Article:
If You Feed Them, They Will Come and Other Insights on Winning the Ruth Toor Grant

About a year ago, I read an article about a high school English teacher who was improving reading scores by challenging his students to read a million words “for fun” during the school year. With that idea in the back of my mind, I applied for the Ruth Toor Grant for Strong Public School Libraries.

My idea was to give students several incentives, and one really big self-challenge, to promote reading. At the high school level, I hear excuses of all kinds. “I don’t have time to read.” “I have practice tonight.” “I have that book I HAVE to read for English.” But studies and common sense have proven reading for pleasure builds reading skills, and the majority of state-mandated exams are heavy on reading skills! Creating a student-promotional campaign for the grant was easy: I developed my own version of the Million Word Challenge for an almost 2,000-student population and two reading marathon weeks.

How is it going so far? I have had good participation in the registration of twitter accounts – which is how students are held accountable for actually reading in the challenge. However, my own children are so active on social media that I never realized how many teens have shunned Twitter, Snapchat, and Instagram. Many students created accounts simply for the challenge and are planning to delete them once the year ends if we don’t have another challenge next year. Other students, who are prolific readers, asked if it’s really a challenge for someone who reads 2-3 novels per week. I’m still working on encouraging a few of these students to join and set their personal goals higher.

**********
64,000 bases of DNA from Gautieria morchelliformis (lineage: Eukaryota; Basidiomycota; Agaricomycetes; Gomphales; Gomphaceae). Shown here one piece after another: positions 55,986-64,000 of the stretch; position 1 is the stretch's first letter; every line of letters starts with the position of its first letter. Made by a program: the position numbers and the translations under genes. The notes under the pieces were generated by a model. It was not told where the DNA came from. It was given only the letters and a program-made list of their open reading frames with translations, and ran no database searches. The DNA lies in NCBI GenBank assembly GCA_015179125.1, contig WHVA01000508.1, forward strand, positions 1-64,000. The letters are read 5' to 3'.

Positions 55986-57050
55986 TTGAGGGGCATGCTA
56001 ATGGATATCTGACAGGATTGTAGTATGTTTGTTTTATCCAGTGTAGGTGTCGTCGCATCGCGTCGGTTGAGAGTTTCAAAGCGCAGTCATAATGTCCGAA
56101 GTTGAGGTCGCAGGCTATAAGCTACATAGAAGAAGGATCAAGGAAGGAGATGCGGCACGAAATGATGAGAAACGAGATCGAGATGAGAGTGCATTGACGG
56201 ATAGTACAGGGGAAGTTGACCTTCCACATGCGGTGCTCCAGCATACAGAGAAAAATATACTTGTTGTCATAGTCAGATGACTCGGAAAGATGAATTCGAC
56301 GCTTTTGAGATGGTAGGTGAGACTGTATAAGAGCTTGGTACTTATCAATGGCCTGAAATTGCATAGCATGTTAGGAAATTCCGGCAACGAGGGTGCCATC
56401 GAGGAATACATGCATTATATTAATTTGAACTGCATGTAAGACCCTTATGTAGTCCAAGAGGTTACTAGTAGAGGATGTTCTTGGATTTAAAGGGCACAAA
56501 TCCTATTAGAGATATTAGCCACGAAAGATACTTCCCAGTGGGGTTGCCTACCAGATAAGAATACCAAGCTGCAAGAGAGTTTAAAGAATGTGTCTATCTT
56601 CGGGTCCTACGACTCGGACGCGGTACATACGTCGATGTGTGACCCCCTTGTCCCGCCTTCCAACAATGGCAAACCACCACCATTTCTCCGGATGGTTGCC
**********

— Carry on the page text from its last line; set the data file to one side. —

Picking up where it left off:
Teachers are an entirely different matter. I’ve worked closely during the past few years with several departments on research projects. However, I know some faculty members are unaware of the many ways I can help them with technology-based lessons, media resources, and research projects. My first staff training, “The Library Scoop,” encouraged teachers to stop by for training on using the new library green screen area and to garner green screen project ideas for all subject areas. The National Honor Society officers volunteered to serve up ice cream sundaes, and everything was planned to perfection until…several other trainings that had been postponed on an earlier workday needed to be rescheduled for the time of “The Library Scoop.” Flexibility is the key so I changed my time for that day, and I offered a second training after school as well. So far, the entire American History department has signed up for project time as well as Earth and Environmental Science classes, Marketing, two clubs, and the Student Government Association. Not bad for less than one month of school!

Overall, students and faculty have been enthusiastic about the grant programming planned for this year. I am excited about the upcoming “Biscuits and Books” session for teachers in October as well as having a guest speaker for upper classmen this fall to help them get ready for “Real World Finances” after high school. The only complaint I have had from teachers is that they cannot participate in the Million Word Challenge…I think that’s a great idea for next year.

Author: Stephanie Rous

Categories: Awards Spotlight, Community

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